The State also argues that Dr. Wilson's testimony would be inadmissible as usurping the jury's function or invading the province of the jurors, but this contention does not comport with Idaho law. Certainly, testimony giving one witness's opinion as to the truthfulness of another witness is an invasion of the province of the jurors, who are the judges of the credibility of witnesses. Perry, 139 Idaho at 525, 81 P.3d at 1235. The Supreme Court of the Territory of Idaho so held more than 100 years ago. People v. Barnes, 2 Idaho 148, 150, 9 P. 532, 533 (1886). Expert opinion testimony to this effect is inadmissible because the testimony does not "assist the trier of fact" as required for admissibility under I.R.E. 702.*fn1 State v. Perry, 150 Idaho 209, 229, 245 P.3d 961, 981 (2010); State v. Jackson, 151 Idaho 376, 380, 256 P.3d 784, 788 (Ct. App. 2011). That is, experts may not testify to opinions that the average juror would be qualified to draw from the evidence utilizing the juror's common sense and normal experience. State v. Joslin, 145 Idaho 75, 81, 175 P.3d 764, 770 (2007). However, "an expert's opinion, in a proper case, is admissible up to the point where an expression of opinion would require the expert to pass upon the credibility of witnesses or the weight of disputed evidence." Perry, 139 Idaho at 525, 81 P.3d at 1235; State v. Hester, 114 Idaho 688, 696, 760 P.2d 27, 35 (1988). See also State v. Christiansen, 144 Idaho 463, 468, 163 P.3d 1175, 1180 (2007). Only venturing beyond that point would usurp the jury function.

Here, the offer of proof regarding Dr. Wilson's proposed testimony did not include any such prohibited opinion on the credibility of any victim witness or on Critchfield's guilt. Rather, Dr. Wilson was prepared to testify that law enforcement interviews of the alleged victims were so suggestive when they called for a victim to agree with the interviewing officer, an authority figure, or with other victims' descriptions of Critchfield's conduct, that they created a risk that the victims' perceptions or memories had been altered by the interviews. The defense made it clear that Dr. Wilson would not be asked to give an ultimate opinion that any individual victim's testimony was tainted or not credible. In other words, Dr. Wilson would critique the officers' interview methods, not the alleged victims' accuracy or honesty.

A recent opinion of the Idaho Supreme Court makes it clear that this proffered testimony would not cross the line between admissible expert testimony and that which would invade the province of the jury. In Almaraz, ___ Idaho at ___, ___ P.3d at ___, the district court allowed the defense to present expert testimony from a cognitive psychologist about the types of suggestive photo line-up procedures that can render an eyewitness identification unreliable, but precluded the expert from testifying about the suggestiveness of the photo identification procedure used during the police interview of an eyewitness on the ground that such testimony invaded the province of the jury. The Supreme Court held that the limitation was error, stating:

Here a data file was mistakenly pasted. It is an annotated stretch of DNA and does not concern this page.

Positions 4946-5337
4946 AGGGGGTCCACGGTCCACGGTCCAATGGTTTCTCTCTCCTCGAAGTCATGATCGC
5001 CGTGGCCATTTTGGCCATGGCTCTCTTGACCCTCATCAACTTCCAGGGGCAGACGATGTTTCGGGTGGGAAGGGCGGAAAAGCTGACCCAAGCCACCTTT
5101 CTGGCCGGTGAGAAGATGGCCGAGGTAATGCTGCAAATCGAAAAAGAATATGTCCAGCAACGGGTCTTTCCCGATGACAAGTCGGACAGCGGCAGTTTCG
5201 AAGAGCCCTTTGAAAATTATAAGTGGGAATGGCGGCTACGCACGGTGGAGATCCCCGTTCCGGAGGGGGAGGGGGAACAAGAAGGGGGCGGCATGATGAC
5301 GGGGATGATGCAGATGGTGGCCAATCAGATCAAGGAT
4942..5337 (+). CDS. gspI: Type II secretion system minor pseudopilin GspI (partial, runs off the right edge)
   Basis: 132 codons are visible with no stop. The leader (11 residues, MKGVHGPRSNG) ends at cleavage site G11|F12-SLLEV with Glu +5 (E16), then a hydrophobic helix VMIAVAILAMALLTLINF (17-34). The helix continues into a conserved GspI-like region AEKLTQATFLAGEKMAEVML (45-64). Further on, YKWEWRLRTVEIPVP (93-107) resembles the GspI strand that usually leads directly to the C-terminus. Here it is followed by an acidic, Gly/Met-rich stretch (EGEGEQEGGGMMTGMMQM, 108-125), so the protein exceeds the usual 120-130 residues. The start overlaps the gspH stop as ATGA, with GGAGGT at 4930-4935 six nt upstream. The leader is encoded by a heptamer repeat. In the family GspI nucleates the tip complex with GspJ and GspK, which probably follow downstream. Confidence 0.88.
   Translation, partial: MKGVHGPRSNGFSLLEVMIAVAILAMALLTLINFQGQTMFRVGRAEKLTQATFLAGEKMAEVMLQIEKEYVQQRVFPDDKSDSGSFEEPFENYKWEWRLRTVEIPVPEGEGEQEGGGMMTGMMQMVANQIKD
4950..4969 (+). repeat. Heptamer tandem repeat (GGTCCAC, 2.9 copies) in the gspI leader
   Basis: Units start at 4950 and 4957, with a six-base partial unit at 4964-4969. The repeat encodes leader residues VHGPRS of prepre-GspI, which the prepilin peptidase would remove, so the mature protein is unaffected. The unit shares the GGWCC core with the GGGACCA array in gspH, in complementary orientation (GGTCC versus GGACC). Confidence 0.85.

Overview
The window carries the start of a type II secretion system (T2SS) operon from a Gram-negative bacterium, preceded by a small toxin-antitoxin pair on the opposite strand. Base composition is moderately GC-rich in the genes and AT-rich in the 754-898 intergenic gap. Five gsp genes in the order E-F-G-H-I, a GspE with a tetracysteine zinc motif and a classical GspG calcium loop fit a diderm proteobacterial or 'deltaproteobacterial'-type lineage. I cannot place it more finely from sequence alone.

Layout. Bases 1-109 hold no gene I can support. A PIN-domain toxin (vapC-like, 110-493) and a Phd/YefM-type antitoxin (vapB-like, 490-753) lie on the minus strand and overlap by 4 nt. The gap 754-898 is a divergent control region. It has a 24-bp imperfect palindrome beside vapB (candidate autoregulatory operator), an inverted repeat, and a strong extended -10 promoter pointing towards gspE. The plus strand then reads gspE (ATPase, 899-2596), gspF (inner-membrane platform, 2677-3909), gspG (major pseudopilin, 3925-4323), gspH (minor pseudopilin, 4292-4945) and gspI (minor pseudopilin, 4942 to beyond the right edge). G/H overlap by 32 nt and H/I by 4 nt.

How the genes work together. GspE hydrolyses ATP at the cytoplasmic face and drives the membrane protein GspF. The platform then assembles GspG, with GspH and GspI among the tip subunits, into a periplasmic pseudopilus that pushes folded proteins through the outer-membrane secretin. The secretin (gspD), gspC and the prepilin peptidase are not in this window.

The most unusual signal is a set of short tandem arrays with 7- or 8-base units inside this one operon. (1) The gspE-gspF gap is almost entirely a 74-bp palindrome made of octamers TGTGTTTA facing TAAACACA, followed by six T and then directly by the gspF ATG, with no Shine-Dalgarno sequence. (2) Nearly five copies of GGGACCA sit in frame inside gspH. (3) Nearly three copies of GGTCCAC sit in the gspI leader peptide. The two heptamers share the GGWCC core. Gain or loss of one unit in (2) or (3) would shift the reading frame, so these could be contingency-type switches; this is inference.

The district court allowed [the expert] to testify about the proper guidelines and procedures that should be followed during police interviews and how certain types of conduct can affect one's memory. This Court finds that having [the expert] go through the audio recording of [the police officer's] interview with [the eyewitness] would have been helpful to the average juror's understanding of whether the interview comported with proper police procedures. The court should not overly restrict expert testimony that assists the jury. This Court finds that it would have assisted the jury to allow [the expert] to point out specific instances of suggestive conduct in Officer Sloan's interview and to explain the nature and significance of certain overly suggestive acts, such as turning off the tape recorder in the middle of a crucial point during the interview. In reaching this holding, the Court still recognizes that an expert cannot opine to the accuracy of the eyewitness identification or the credibility of any witness as those matters are reserved for the jury.

Nevertheless, testimony relating to the proper guidelines for conducting an accurate interview or lineup, whether or not those procedures were followed in the case at hand, and the consequences of non-compliance with those procedures does not invade the province of the jury.

In this case, the defense did not offer any expert testimony beyond that deemed admissible by Almaraz and other Idaho precedent, and the district court here did not err in holding that Dr. Wilson's testimony should have been admitted.

The district court also correctly determined that this error was not harmless. This case turns almost exclusively on the accuracy and reliability of the victims' testimony. The evidentiary error here deprived the jury of relevant evidence offered to assist them in determining whether the victims' testimony was tainted by suggestive interview techniques. We agree with the district court's determination that its error in excluding Dr. Wilson's testimony at trial was not harmless.

The district court's order granting a new trial is affirmed, and this case is remanded to the district court for further proceedings.

Chief Judge GRATTON and Judge GUTIERREZ CONCUR.